Family Ties May Not Be Enough To See Another Bush In Office


Family Ties May Not Be Enough To See Another Bush In Office

The chances of another Bush family living in the White House any time soon appear to have gone out the window, as Jeb Bush's presidential candidate campaign looks as if it is well and truly derailed.

According to this mornings CNN/ORC poll, the former two time Florida Governor and son and brother of two former presidents, is polling at a mere three percent - and dropping. He is running a distant sixth place in the Republican candidate stakes.  

When he announced his bid back in June, Bush, a self-proclaimed "joyful tortoise", was one of the unquestioned establishment favorites. Now it appears it will take a political miracle for him to regain any ground in the two months left before the Iowa caucuses.

Bush's campaign team is hoping the rules of prior presidential campaigns will come into play, citing the 2004 Democratic campaign when veteran Massachusetts Sen. John Kerry made a huge comeback in the weeks before Iowa, and in 2012, when John McCain ignored Iowa and set up camp in New Hampshire to launch his comeback.

But, Kerry and McCain were sitting senators and war heroes with charisma, and all Bush appears to have is a family history and a laurel resting career that last saw active political action more than a decade ago. Even his latest campaign video called "Storm Governor" highlights how out-of-the-loop he is as it shows Bush's leadership achievements after Hurricane Ivan hit the Sunshine State way back in 2004.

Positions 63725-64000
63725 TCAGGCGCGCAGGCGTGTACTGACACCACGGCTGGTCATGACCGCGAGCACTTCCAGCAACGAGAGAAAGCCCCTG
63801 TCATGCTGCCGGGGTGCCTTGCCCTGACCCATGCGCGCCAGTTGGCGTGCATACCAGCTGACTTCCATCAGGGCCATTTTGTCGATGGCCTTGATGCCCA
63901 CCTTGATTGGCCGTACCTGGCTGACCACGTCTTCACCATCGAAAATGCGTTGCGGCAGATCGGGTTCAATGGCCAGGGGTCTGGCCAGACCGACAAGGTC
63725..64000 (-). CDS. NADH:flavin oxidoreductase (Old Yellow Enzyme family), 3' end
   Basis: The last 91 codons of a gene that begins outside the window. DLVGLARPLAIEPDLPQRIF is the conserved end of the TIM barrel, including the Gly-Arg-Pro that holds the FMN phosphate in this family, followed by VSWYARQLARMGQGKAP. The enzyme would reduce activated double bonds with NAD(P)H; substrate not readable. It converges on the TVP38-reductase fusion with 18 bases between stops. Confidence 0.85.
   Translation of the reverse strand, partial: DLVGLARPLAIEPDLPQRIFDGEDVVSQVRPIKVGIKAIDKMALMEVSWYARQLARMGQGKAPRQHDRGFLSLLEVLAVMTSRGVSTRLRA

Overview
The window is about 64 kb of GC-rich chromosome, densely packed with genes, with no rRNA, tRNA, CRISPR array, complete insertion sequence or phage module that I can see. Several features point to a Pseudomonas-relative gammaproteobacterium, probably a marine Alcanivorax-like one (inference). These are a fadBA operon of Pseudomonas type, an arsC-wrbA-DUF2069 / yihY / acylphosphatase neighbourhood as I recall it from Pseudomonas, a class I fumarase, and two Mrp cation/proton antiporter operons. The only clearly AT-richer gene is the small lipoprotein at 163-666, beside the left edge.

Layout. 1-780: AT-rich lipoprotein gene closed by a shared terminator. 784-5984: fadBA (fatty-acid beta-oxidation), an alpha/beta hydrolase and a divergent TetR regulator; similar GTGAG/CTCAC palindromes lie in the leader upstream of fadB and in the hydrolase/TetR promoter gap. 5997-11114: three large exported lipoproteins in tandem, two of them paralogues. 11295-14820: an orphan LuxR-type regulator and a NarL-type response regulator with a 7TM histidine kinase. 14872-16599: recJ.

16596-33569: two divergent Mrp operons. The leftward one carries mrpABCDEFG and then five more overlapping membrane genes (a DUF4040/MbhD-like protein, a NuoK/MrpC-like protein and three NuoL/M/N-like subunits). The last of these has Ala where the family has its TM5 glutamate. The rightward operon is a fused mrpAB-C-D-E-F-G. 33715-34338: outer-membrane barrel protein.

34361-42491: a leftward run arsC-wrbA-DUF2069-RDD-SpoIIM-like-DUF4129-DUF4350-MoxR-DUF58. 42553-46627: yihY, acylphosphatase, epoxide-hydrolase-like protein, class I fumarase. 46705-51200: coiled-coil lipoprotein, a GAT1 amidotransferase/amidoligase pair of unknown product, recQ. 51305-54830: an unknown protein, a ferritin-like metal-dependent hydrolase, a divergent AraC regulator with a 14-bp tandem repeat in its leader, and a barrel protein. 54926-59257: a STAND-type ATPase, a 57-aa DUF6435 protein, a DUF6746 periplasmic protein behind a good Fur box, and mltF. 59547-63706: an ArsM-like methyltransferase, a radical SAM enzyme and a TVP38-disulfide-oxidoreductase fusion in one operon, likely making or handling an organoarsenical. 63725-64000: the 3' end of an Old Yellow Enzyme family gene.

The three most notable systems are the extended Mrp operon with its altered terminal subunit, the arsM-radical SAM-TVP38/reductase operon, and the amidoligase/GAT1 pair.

His campaign allies have taken over the airwaves with almost $30 million in ads aimed at shaking his "low-energy" tag and showing his toughness, but according to this morning’s poll, they have not worked.

However the Bush campaign team's communications director Tim Miller is not concerned. He says this morning’s poll does not show what is going on behind the scenes. He says there have been increased conversions among voters in phone calls and door knocking over the past few week.

"It's something that we feel optimistic about and so that infrastructure needs to be in place to capitalize on what we hope is momentum heading into the primaries and caucuses," he says.

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